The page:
It’s an example of the way powerful cultural issues can weigh on a leader. Starmer is keen to be heard on the economic impact of Covid, fruitful territory given that the British economy has suffered its worst contraction since the Great Frost of 1709 and unemployment is rising fast. Starmer has been a strong performer when attacking the government’s costly failure to develop an effective track and trace system and its suspicious awards of health procurement contracts to a “chumocracy.”
He has on occasion proved more prescient than the government, not least in calling for “a circuit break” back in early October. Johnson’s loyalists dismissed the proposal as economic madness. Within weeks, however, a panicked prime minister reversed course. Once dubbed “Captain Hindsight” by Conservatives, Starmer began to look like Captain Foresight and Labour leapt to a five-point lead in the polls.
But more bitter party rows about anti-Semitism over the past two weeks — including whether Corbyn should be allowed to continue representing Labour in Parliament — have allowed Johnson’s Tories to recover their lead despite a spate of bad news stories.
The message is clear. Identity politics of a particularly toxic variety will undermine Starmer’s claim to have put Labour “under new management.” The ideology of Corbynites — anti-Israel, relentlessly hostile to the U.S. and too easily forgiving of Russia’s cynicism when it comes to territorial aggrandizements and human rights — is a politics Starmer (a human-rights lawyer by background) abhors. But like it or not, its shadow hangs over him. He must win this battle.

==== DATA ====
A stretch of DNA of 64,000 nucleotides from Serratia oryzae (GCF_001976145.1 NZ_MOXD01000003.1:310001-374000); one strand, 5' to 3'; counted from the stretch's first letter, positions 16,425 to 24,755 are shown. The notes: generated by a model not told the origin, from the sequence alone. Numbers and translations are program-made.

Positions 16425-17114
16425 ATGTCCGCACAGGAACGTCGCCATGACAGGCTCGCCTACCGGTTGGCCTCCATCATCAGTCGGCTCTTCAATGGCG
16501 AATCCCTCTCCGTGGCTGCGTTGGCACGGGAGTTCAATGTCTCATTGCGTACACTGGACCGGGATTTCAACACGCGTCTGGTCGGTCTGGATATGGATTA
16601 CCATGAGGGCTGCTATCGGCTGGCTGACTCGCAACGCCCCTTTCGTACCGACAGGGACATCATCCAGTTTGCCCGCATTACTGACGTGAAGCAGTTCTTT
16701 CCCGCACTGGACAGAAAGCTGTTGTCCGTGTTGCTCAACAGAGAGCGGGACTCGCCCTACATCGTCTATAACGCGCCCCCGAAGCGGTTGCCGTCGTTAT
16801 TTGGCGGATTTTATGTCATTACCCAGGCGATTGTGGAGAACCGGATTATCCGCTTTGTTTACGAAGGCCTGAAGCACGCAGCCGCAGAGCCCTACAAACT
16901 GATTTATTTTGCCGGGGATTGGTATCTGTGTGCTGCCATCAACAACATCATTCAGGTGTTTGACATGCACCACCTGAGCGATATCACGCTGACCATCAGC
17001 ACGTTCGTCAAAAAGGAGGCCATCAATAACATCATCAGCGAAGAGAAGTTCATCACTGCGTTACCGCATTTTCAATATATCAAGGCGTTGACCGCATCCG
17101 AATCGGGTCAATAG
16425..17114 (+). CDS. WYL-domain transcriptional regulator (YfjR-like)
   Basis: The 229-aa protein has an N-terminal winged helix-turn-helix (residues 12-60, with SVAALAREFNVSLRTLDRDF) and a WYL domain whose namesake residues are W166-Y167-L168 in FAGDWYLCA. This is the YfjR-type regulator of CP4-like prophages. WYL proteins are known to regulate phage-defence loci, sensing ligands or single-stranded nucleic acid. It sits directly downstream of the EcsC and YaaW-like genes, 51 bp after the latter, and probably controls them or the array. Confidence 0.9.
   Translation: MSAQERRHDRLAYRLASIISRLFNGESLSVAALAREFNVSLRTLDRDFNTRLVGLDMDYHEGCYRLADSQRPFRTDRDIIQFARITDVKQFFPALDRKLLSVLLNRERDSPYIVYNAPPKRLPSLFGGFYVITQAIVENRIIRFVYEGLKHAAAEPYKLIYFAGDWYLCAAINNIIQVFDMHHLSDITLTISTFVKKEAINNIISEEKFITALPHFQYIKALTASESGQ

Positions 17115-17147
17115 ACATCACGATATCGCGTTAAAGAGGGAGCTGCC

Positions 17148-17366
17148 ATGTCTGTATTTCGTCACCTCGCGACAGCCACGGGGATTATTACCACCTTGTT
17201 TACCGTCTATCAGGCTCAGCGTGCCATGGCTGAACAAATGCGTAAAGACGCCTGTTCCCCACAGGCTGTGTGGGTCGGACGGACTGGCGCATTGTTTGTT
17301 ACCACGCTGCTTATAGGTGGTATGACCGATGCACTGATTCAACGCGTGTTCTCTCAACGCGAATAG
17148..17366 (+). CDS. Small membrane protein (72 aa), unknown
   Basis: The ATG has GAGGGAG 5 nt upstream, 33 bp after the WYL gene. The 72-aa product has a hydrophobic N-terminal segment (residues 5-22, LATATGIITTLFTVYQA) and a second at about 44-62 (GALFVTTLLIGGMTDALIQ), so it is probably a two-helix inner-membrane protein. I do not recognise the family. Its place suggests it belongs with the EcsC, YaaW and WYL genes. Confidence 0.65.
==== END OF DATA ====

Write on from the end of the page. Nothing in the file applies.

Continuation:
Labour’s recent history bears one cautionary message: Its left wing changes shape and voice, but it remains a threat to the party’s electability. Previous moderate leaders Neil Kinnock and Tony Blair saw how essential it was to inflict early defeat on their internal enemies. As any general might remind Labour’s leader, a standoff isn’t the same as a victory.
This column does not necessarily reflect the opinion of the editorial board or Bloomberg LP and its owners.
Martin Ivens was editor of the Sunday Times from 2013 to 2020 and was formerly its chief political commentator. He is a director of the Times Newspapers board.